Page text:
I am in a position where I have been asked to review some code that fixes a problem that I don't believe exists.

The fixer, who is more senior than me, insists his fix is necessary but it appears to be no more than C++ sophistry to me. Part of our deployment process is a code review, and as the 2nd highest engineer in a small company I am expected to review changes.

I believe that reviewers are just as responsible for code changes as the original coder, and I am unwilling to accept responsibility for this change. How would you go about rejecting this review?

  • 115
    Seems obvious to me. You point out in the review that the code is a C++ intellectual masturbation whose purpose is to fixes a problem that doesn't exist. And then, as part of the review process, you reject the code.
    – user16764
    Commented Apr 24, 2013 at 21:17
  • 87
    Don't use the words "intellectual masturbation" when you reject it. If you use that wording you will antagonize him, and he won't see what you have to say as a potentially correct technical criticism, he'll see it as a personal attack. It may well be exactly intellectual masturbation, but you can be absolutely certain that he doesn't see it that way. Commented Apr 24, 2013 at 21:33
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    James - I took the emotion out of your question in order to allow the community to focus on your core question. As others are pointing out, using loaded terminology in your review is only going to aggravate what is clearly a delicate situation.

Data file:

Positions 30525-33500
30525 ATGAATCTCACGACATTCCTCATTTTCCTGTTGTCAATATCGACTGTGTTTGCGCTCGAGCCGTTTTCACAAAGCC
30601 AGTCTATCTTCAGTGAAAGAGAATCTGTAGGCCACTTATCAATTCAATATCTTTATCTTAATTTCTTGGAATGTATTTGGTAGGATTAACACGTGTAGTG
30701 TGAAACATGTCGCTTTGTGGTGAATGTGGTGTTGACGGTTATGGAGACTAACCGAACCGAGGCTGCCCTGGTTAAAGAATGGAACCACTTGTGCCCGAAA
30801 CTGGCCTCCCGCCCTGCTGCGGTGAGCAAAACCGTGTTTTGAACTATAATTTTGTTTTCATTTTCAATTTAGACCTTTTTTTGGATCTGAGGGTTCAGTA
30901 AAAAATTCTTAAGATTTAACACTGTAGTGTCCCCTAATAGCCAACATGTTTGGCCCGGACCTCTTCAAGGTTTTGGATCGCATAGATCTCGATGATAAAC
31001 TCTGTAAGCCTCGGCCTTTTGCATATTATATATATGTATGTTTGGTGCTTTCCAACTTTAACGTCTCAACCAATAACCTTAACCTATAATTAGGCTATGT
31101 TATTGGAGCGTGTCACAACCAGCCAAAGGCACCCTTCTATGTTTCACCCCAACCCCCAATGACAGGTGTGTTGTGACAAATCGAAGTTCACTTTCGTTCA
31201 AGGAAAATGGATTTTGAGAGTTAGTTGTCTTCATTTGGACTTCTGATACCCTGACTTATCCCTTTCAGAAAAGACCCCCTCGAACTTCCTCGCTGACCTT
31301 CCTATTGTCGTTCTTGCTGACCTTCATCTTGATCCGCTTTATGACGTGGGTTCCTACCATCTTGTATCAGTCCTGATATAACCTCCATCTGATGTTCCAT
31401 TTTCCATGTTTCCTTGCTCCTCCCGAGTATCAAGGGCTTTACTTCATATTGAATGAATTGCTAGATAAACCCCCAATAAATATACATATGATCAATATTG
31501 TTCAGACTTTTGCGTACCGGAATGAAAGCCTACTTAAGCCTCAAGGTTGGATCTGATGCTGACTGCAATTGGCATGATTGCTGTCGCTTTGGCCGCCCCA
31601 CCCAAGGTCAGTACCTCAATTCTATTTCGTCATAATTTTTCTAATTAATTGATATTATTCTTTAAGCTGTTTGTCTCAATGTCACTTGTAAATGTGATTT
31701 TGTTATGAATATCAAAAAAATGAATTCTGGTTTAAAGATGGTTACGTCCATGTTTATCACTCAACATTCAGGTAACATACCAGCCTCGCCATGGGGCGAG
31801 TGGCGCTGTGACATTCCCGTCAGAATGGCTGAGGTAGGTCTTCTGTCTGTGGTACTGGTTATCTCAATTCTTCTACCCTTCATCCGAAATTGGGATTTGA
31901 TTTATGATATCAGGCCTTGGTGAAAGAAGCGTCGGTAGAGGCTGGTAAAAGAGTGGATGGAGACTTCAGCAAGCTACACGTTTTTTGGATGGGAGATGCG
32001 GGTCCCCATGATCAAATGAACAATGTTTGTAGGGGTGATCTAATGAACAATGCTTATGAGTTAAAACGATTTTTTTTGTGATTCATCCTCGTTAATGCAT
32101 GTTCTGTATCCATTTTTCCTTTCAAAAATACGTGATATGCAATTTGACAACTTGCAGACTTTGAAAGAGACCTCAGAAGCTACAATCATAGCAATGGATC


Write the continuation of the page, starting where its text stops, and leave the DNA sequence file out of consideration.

– user53019
    Commented Apr 24, 2013 at 21:38
  • 8
    C and C++ are full of things that appear to work but are actually undefined behaviour. UB is a real defect, even if you can't write a test that shows it doesn't work as it should. For example many compilers use UB as an optimization opportunity, by assuming that the case that's undefined never happens. For example if you used size > size+1 to check for overflow on a signed integer, the compiler may simply replace this expression with false, since overflow of signed integers is undefined. See blog.llvm.org/2011/05/… Commented Apr 25, 2013 at 6:52
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    @MichaelShaw " he'll see it as a personal attack." which the wording of the question sounds like to me, a personal attack on a more senior dev with whom OP has a difference of opinion he can now "win" because he's been put in a position of power.
    – jwenting
    Commented Apr 25, 2013 at 7:03

8 Answers 8


Ask for a test case that fails without the change that succeeds with the change.

If he can't produce one, you use that as justification.

If he can produce one then you need to explain why the test is invalid.

  • 252
    Or maybe if he can produce one, you reexamine your assumptions and consider that he might have been right after all. Presumably, the point of the exercise is to improve the code, not to win the debate.
    – Caleb
    Commented Apr 25, 2013 at 3:23
  • 101
    Just because you can't write a test doesn't mean it's not broken. Undefined behaviour which usually happens to work as expected (C and C++ are full of that), race conditions, potential reordering due to a weak memory model... Commented Apr 25, 2013 at 6:54
  • 30
    Also, what about standard refactoring? How do you write a failing test for a piece of refactoring work? Commented Apr 25, 2013 at 7:12
  • 64
    "Ask him to prove why it's necessary..." Maybe ask him to teach you why it's necessary. Commented Apr 25, 2013 at 12:55